- Travel history (all cities that the applicant visited 30 days prior to application)
- Symptoms, including fever, cough, chills, headache, sore throat, runny nose, shortness of breath, etc.
- Medication taken, if any
Note that providing false information on the Health Condition Report form may result into a denial of visa or entry into South Korea.
2. Medical Certificate
The medical certificate is part of Korea’s enhanced travel requirements. It should have the physician’s name, signature, contact information, and hospital stamp or seal. More importantly, it should state the presence or absence of symptoms, like fever, cough, chills, headache, muscle pain, and pneumonia.
The examination must have been facilitated by a doctor in person and occurred within 48 hours prior to the submission of visa requirements. Long-term visa applicants (or those who intend to stay in Korea for more than 90 days) require an additional diagnosis of tuberculosis.
Depending on the Korean Embassy or Consulate in your country, you may have to secure the medical assessment from a designated hospital. Those in the Philippines are instructed to have their health exam in any of the following institutions:
- St Luke’s Medical Center – Global City
- St Luke’s Medical Center – Quezon City
- Makati Medical Center
- Manila Doctors Hospital
- The Medical City
- Lung Center of the Philippines
- Cebu Doctors Hospital
- Southern Philippines Medical Center
- Baguio Medical Center
3. Consent to Quarantine
In addition to the core documents, the applicant should submit an accomplished Consent to Quarantine form. This enhanced travel requirement contains the following terms that the applicant must accept:
- Undergo quarantine for 14 days inside a conducive place (long-term visitor may pick the location, but guesthouses and hotels are not permitted) or a facility designated by the Korean government
- If the applicant is a short-term visitor or someone who chooses to undergo quarantine in a designated facility, he or she must pay ₩1,400,000 (around $1,140) for food, accommodation, and transportation costs for the entire period.
Exemption from Quarantine in Korea
Diplomats and government officials under an A-visa are exempted from isolation if they test negative on COVID-19 upon arrival. In lieu of quarantine, they will be subject to “Active Monitoring,” which consists of regular health check via the Self-Diagnosis App and calls from health authorities.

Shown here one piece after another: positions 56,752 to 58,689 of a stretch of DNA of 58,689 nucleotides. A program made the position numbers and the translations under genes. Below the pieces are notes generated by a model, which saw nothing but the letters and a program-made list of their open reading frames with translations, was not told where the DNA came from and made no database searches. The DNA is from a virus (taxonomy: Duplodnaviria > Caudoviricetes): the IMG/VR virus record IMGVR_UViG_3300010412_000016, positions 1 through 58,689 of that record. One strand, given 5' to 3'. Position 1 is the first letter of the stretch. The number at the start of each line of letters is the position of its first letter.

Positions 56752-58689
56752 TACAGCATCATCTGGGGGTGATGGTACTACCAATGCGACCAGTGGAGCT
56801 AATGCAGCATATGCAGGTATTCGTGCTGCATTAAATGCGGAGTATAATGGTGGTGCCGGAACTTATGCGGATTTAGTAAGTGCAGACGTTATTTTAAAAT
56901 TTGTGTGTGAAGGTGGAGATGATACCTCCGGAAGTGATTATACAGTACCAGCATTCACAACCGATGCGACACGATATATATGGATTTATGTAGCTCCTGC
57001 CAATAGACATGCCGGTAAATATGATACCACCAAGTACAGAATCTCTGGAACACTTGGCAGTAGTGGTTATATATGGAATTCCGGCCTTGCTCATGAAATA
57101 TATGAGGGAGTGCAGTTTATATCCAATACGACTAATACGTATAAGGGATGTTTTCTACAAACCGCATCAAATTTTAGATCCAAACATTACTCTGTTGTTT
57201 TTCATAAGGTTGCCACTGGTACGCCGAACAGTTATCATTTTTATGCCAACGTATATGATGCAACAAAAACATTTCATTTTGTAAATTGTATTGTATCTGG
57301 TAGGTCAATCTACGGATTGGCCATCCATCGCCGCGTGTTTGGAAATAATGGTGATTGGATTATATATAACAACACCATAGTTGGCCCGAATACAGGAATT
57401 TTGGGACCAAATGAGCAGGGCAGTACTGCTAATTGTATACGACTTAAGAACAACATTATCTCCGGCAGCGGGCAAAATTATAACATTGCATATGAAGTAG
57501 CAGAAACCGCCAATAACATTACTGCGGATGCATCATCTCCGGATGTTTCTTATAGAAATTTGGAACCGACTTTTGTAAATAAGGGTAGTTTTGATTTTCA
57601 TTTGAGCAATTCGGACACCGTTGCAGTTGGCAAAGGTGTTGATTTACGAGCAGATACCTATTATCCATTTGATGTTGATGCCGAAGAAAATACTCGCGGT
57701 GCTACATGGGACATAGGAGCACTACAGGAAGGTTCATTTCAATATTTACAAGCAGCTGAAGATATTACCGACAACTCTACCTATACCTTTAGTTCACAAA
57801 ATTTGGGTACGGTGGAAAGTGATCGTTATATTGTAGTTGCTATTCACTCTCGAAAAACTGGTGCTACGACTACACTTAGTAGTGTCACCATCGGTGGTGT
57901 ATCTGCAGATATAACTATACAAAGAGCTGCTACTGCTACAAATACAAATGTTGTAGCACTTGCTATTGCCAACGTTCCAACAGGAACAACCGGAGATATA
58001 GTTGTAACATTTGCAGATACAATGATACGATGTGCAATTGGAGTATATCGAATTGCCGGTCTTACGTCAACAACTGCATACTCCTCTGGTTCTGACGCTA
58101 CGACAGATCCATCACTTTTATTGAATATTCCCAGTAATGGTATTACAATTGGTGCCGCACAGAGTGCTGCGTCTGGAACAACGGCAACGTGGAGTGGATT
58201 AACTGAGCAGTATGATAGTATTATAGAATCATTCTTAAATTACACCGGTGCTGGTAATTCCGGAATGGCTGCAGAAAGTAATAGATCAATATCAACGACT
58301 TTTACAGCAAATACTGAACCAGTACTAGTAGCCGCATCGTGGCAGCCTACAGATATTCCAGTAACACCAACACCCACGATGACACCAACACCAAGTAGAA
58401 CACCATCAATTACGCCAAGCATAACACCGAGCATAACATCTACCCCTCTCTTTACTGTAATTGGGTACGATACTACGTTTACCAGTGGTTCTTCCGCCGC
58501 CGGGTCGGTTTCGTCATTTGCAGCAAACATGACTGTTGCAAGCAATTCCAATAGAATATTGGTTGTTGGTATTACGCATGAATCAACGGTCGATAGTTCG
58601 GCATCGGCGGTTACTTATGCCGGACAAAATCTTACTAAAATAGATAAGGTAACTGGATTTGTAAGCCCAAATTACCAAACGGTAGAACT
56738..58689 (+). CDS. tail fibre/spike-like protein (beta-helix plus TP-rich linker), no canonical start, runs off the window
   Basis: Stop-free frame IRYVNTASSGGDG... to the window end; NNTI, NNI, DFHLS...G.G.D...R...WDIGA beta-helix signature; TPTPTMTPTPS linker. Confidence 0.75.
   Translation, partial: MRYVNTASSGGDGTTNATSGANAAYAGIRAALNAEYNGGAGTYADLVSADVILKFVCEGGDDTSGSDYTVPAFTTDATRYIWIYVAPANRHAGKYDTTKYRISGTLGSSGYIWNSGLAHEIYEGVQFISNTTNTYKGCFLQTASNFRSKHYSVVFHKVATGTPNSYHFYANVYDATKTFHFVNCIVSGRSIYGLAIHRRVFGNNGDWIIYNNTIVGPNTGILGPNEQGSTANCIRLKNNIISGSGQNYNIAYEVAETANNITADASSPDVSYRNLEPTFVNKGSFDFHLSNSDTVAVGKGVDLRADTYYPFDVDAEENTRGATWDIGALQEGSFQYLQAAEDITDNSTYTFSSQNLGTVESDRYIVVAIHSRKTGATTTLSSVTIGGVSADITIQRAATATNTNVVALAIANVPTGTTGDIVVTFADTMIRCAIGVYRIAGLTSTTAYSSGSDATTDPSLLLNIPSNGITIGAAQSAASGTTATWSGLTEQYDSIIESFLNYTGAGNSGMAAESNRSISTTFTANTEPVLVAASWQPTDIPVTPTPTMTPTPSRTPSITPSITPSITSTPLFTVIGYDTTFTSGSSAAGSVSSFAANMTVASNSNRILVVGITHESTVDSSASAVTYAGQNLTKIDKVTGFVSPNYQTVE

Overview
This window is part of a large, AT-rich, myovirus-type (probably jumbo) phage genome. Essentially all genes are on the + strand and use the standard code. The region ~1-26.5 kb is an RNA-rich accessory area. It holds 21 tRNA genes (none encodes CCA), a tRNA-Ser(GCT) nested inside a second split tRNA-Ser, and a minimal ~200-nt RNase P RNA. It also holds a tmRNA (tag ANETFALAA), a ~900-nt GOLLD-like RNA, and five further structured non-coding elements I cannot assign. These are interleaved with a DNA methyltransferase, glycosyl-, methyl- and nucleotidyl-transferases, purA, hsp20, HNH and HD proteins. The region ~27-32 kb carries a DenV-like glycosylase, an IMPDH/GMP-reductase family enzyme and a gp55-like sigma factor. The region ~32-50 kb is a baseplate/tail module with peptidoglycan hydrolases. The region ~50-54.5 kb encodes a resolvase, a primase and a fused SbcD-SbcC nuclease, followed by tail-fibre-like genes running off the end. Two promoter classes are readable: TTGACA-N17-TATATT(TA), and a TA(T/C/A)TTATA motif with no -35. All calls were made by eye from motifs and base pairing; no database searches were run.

Some Korean diplomatic offices may also allow certain travelers to apply for the Isolation Exemption Certificate. This may be given to those who have urgent matters to attend to. Documents required to get this certificate include an explanation letter written by the Korean company involved, invitation letter from the company, and certificate of business registration, among others. For more information, contact the nearest Korean Embassy or consulate near you.
Entry Procedure & Quarantine in Korea
1. Take the COVID-19 Test
Effective May 11, 2020, all inbound travelers will have to undergo testing for COVID-19 regardless if they show symptoms or not. This will happen immediately or a couple of days after the person’s arrival (includes returning Korean nationals), most likely at a walk-thru screening station. The visitor will have to wait for the result at a temporary living facility. If the test shows negative, the foreigner may leave and proceed with the 14-day quarantine period in their home or a government-designated location.
Those who are under a long-term stay (living in Korea) must go directly to their residence via a private car or designated vehicle (airport limousine bus or KTX). They should also call their local health center as soon as possible and report that they are under quarantine.
2. Download the Monitoring App
Those who will isolate outside of the government-designated facility must download the Self-Quarantine Safety Protection App. This is where the user will share self-diagnosis twice each day. Here is the link to get the app from Google Play Store and here’s the one for the App Store.
Those will have their quarantine in a government-designated facility will have to download the Self Diagnosis App here. Below is a video that shows how to install it:
3. Isolate in a government-designated location
Curious about what happens during the mandatory quarantine in South Korea? Here’s a detailed video to watch:
4. For quarantine violators, wear a safety wristband
Entrants to Korea are expected to follow these instructions for quarantine. If they’re found to violate any of the guidelines, they will have to wear a safety wristband for close monitoring. Depending on the weight of the violation, they may also face a criminal sanction, which may include imprisonment for up to one (1) year and a fine of up to ₩10,000,000 (around $8,140).
5. Be free & explore more
Once the applicant completes the isolation period and prove that he or she is in good medical condition, they’ll be free to go and enjoy the best of what Korea has to offer.
Before You Go
If you’d like to stay updated on Korea’s enhanced travel requirements amid COVID-19, you can always check back in this article. I’ll try to update it as soon as major updates are announced. Also, before you explore places near you or countries like South Korea, Hong Kong, the Philippines, Japan, and Singapore, make sure to sign up for WAUG here so you can get an instant discount when you book your trip! Let’s #ExploreMoreSOON!